With that in mind, though, it does not mean that radiation was coming through the shielding around the unit. The scanners have shielding around them to make sure the x-ray beam cannot escape and expose people to unnecessary radiation. So even if radiation was leaking through the tube housing when the unit was on, it is unlikely it also went through the unit's shielding.

When people are not wearing radiation dosimeters, there are a couple of ways to find out if a machine is "leaking." One is the recognition that the images are not of the same quality as they should be. If the images are deteriorating significantly, it could mean many things, —one of which is that not all of the radiation is getting to the luggage. Additionally, the manufacturer or contracted workers will do regular preventive maintenance on the unit, and if they work on the x-ray production portion of the unit, new surveys around the unit must be done to show that radiation protection controls still provide the necessary protection.
Would you recommend the frequency of radiation leakage measurement surveys in an airport environment for the screening equipment?
Every two to three years would be adequate if the machine is not opened for repair. After it is serviced, a radiation survey is a must to ensure shielding and barriers have been repositioned correctly.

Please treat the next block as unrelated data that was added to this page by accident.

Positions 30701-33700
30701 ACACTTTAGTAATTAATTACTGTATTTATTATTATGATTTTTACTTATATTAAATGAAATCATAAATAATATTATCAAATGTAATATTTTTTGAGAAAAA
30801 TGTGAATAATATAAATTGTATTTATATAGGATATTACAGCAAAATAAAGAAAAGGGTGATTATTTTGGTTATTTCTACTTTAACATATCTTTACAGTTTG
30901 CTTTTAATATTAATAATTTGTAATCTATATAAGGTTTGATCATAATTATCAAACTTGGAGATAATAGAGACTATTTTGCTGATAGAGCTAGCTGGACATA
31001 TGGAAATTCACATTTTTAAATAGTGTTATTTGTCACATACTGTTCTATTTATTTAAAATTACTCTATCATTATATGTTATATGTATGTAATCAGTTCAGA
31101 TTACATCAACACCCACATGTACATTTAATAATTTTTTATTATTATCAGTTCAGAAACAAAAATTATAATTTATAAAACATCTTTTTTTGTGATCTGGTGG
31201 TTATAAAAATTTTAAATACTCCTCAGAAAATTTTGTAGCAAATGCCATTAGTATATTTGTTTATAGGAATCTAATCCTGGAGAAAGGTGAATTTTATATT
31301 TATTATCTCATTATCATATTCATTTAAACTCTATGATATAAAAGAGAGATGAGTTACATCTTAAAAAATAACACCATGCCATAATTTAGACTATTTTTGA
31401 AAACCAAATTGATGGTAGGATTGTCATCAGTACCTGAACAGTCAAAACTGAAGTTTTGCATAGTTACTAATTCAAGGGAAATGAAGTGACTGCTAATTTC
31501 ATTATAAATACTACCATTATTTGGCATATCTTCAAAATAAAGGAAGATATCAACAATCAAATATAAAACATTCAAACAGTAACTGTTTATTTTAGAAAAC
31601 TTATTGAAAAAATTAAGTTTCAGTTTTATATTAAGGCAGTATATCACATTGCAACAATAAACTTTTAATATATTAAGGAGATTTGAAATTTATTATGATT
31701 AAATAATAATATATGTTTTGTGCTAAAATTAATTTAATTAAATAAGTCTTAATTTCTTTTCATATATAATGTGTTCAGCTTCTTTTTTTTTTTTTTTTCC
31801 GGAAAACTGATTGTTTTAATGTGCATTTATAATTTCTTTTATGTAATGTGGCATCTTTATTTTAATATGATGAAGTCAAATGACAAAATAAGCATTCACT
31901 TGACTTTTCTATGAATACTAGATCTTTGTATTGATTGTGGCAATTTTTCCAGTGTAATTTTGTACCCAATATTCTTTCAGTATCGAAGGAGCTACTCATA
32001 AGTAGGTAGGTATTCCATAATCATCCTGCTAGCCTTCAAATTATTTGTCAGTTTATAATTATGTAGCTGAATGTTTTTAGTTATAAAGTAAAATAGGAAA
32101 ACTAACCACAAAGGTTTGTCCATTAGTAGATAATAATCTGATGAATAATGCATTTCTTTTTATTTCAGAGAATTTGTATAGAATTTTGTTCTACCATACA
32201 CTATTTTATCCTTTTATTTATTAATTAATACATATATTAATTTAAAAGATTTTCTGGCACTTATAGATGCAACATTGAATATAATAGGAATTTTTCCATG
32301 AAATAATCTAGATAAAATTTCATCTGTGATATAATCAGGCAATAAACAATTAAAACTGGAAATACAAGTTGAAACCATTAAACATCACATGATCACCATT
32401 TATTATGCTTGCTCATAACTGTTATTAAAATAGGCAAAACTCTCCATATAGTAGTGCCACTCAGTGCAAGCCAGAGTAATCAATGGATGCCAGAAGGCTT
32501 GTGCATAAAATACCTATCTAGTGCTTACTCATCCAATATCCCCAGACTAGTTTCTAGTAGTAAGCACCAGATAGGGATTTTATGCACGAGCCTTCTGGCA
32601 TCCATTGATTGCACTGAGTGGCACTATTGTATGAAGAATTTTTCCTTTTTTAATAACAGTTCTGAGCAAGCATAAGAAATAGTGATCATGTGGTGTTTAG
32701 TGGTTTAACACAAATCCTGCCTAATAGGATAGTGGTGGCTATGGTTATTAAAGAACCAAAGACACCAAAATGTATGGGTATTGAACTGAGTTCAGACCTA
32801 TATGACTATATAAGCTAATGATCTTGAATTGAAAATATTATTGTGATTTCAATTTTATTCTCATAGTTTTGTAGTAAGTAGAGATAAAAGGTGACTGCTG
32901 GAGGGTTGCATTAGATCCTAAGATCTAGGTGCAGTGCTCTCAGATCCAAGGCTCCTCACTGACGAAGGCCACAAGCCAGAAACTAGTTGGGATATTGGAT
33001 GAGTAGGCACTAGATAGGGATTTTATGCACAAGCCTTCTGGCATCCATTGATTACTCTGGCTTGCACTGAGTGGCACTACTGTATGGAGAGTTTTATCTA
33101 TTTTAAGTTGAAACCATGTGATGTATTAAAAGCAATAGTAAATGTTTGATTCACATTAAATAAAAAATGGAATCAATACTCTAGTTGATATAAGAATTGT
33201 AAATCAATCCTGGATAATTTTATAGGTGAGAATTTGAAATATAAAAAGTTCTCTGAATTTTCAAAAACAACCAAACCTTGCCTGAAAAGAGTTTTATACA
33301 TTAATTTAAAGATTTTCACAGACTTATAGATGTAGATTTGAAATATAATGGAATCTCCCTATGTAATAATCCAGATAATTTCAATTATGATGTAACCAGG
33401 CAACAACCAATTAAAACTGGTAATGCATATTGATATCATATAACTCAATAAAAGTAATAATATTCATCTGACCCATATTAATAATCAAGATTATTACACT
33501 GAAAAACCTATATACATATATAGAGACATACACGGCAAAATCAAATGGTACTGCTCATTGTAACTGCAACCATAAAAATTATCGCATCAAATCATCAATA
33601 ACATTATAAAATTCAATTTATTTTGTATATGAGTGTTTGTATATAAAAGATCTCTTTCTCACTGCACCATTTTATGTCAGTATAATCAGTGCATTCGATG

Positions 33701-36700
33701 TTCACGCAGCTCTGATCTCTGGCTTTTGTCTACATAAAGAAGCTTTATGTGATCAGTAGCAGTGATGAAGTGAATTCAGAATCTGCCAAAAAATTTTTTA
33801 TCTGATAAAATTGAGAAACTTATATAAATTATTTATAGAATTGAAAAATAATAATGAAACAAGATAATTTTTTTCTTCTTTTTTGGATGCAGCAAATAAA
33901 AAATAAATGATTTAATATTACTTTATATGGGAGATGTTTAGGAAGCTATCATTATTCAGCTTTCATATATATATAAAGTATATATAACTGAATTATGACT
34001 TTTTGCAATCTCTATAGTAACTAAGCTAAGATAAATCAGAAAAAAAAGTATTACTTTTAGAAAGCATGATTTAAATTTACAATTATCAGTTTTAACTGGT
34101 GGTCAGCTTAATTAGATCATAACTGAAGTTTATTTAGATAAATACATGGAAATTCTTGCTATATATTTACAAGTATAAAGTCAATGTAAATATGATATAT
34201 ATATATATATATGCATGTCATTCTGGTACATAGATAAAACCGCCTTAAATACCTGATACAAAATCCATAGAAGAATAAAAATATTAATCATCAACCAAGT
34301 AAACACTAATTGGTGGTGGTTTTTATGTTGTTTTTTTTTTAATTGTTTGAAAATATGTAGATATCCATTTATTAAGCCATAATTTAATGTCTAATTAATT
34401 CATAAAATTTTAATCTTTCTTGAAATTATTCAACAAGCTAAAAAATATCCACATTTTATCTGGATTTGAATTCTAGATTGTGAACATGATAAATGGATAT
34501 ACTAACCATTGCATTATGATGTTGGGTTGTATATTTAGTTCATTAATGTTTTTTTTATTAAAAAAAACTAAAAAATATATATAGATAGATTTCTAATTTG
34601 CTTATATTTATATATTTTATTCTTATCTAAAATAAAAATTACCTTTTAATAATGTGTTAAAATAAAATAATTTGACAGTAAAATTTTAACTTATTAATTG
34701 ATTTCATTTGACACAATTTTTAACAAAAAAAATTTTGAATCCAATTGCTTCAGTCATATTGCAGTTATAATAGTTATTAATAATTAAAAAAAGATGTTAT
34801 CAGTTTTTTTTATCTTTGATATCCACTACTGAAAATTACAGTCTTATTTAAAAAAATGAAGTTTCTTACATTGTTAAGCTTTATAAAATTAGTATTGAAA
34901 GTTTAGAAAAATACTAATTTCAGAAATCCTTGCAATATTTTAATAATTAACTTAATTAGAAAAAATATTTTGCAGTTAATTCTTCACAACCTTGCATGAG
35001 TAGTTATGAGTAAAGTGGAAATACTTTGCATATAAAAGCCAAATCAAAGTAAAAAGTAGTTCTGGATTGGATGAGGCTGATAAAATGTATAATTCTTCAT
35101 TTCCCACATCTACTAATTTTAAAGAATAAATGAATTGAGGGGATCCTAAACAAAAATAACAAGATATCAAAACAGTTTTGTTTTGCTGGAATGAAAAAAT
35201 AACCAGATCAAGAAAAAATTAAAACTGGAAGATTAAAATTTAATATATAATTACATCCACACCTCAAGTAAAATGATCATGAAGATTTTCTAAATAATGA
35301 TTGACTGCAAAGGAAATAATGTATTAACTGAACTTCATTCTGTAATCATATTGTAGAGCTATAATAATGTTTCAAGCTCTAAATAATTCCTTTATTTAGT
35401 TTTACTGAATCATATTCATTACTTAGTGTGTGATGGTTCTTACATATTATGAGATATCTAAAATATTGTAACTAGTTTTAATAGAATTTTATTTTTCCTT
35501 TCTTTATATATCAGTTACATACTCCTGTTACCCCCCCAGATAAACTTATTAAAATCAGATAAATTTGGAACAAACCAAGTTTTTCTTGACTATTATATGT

What type of instrument can I purchase to do radiation leakage checks on baggage x-ray screening machines?
It is likely you will need two types of equipment to do a leakage survey. The first is a Geiger-Mueller probe with a mica window (i.e., a pancake probe) because it would be the most sensitive to actually find the leakage radiation, if there is any. The second is an x-ray calibrated (calibrated for the energy emitted by the baggage-screening equipment) ion chamber to measure actual dose or dose rate. In the United States, the Food and Drug Administration has regulatory authority over the manufacturers of radiation-producing equipment and have specified a leakage limit of 1.3 × 10-7 C kg-1 at 5 cm from the surface of the equipment (Coulomb per kilogram [C kg-1] is a unit of radiation exposure).
With an airport baggage-screening machine, is it safe to line up bags in a continuous row, which doesn't allow the lead protection to be completely down when a bag is in the x-ray beam?